Whoa… I had no idea. How to approach DH?

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    • #53324

      My 10YO was diagnosed ADHD in third grade. He’s gifted, and able to coast a bit on that, but it’s clear that something is up. Did the full suite. Super super bright, absolutely nada for executive function. With accommodation and exercise, he does ok; we haven’t tried medicating, I’m a little anxious about that in a young brain, though I am very very sure we can’t ignore it and hope for the best (and medication is on the table).

      My 6YO is a bundle of something – we don’t know what yet, but he is a handful. Two handfuls. Three handfuls. TEN handfuls.

      Since the older one’s diagnosis I’ve followed a reddit forum for ADHD (kind of a depressing place, mostly angry young men), and a relationship post there resonated strongly for me. A response suggested “Is it You, Me, or Adult ADD?” … Adult ADD? That’s a thing? I read the book.

      Holy COW.

      Everything. Everything. EVERYTHING is there!!

      The no-sex-no-explanations life. The eggshells. The attacks out of nowhere. The car rages. The entire book. Chapter after chapter.

      The next book? Same thing. Yep. This is us. We’ve been married almost 13 years, and in that time I’ve read about asexuality, about depression, bipolar disorder, anxiety, childhood sexual abuse, so much, because nothing made SENSE. He’s had brain scans, his testosterone tested, therapy. Marriage therapist actually advised us to split up — and on that day he did make a huge change and stopped being, well, a jerk – at least not all the time.

      I’m very worried about bringing up something else after all this time. THIS time I figured out what’s “wrong with you”! Check it out, see, see! … Yeah. That’s not going to fly. I burned those chances on the wrong things, and anything I say is going to sound like criticism, an attempt to pin “our” problems on him. He doesn’t read books (too boring, too slow); I inhale them, but there’s no way I can objectively share condensed info from hundreds of pages without making him angry / feel judged.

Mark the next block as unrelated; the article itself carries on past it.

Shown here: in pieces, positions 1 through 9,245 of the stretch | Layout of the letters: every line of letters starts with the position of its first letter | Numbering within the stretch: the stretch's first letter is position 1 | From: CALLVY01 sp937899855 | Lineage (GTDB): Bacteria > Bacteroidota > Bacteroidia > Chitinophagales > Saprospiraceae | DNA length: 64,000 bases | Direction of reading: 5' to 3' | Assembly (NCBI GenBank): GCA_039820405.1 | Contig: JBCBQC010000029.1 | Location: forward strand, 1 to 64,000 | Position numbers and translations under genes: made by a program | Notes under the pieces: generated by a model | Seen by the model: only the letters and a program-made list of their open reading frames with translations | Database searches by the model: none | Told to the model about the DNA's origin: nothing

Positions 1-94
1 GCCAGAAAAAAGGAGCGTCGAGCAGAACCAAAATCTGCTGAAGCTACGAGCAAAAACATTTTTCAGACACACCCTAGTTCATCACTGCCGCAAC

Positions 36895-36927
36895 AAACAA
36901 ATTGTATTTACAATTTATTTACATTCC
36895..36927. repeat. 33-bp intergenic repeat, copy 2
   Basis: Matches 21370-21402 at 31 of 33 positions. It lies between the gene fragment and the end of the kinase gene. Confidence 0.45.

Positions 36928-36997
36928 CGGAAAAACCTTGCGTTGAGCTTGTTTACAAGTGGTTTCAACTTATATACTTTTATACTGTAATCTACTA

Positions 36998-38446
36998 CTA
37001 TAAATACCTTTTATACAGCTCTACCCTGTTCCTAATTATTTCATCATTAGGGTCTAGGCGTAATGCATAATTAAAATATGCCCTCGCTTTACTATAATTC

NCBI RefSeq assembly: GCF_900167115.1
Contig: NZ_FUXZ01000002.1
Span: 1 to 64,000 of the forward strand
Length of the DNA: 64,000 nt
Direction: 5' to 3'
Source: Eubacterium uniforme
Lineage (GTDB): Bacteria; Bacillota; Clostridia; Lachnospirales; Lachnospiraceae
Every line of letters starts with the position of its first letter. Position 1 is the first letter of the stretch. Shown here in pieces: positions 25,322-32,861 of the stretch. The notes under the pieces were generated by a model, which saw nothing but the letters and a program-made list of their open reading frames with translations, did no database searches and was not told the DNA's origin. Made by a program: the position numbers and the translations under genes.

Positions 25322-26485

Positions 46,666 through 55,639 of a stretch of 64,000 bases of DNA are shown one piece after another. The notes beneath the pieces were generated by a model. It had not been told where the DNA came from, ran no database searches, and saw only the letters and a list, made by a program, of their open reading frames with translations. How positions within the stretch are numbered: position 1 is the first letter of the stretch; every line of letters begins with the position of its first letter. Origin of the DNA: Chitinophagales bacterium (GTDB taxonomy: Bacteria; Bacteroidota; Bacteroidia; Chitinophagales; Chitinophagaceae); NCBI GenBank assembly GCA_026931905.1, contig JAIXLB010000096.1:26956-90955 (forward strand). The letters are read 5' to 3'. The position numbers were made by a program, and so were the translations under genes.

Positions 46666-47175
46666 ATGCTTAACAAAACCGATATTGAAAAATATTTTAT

We are so very stuck and unhappy. I never expected to stumble onto adult ADHD (though I see that it’s common to have a parent diagnosed after a child!). I feel like through a new lens – suddenly everything that made NO sense now makes SO MUCH SENSE.

      I don’t know how to bring this up without triggering anger/shame/blame/deflect/refuse response. I hate confrontations, and I can’t see this playing out any other way. I’d like to just get him to read the book, but it won’t happen. I haven’t found anything shorter that hits the high notes he might actually recognize us in.

      How in the world can you peacefully suggest “I think you might also have ADHD” to a spouse that is incredibly sensitive, quick to anger, does not want to talk about things, does not tolerate real or perceived criticism…? Is there ANY way??

    • #53329

      What about “I just found out that ADD has a genetic component. Since both kids have been diagnosed, I wonder if we should be tested?”

    • #53338

      You can talk to the children’s pediatrician to present the genetic link for ADHD and suggest for both of you to get tested. I don’t know if that would be a magic bullet though, since constant jerkiness and no sex are not exactly ADHD as I know it. Another thing to check would be sleep apnea — the eggshells plus some other symptoms correspond a bit better (and ADHD and sleep apnea together are a super bad combo).

      That being said, if your husband would not listen to suggestions that would improve his quality of life and save his marriage, maybe there is nothing to be saved? (Sorry for being so brutal, but I know plenty of ADHD people in happy long term relationships. It is possible to do that if you own your weaknesses and accept help.)

    • #53364

      I think the anger/shame/blame/deflect/refuse may be inevitable. He’s also feeling the affects of your guys marriage, and his ADHD has almost certainly strained other relationships. One of the nasty things about ADHD – we can sense it, but we’re not equipped to figure it out.

      Suggesting getting tested is a good idea because of the genetic component. If you can get the information in front of him, there’s some chance he’ll have the same “AHA” moment. It may be ugly. But it’s his ADHD – he can’t do something if he doesn’t know, and you can’t do it for him!

      All my love!

    • #53951

      jomg… I could have written your post. I’m also trying to figure out how to bring this up with my spouse and get him tested. Let us know how things go.

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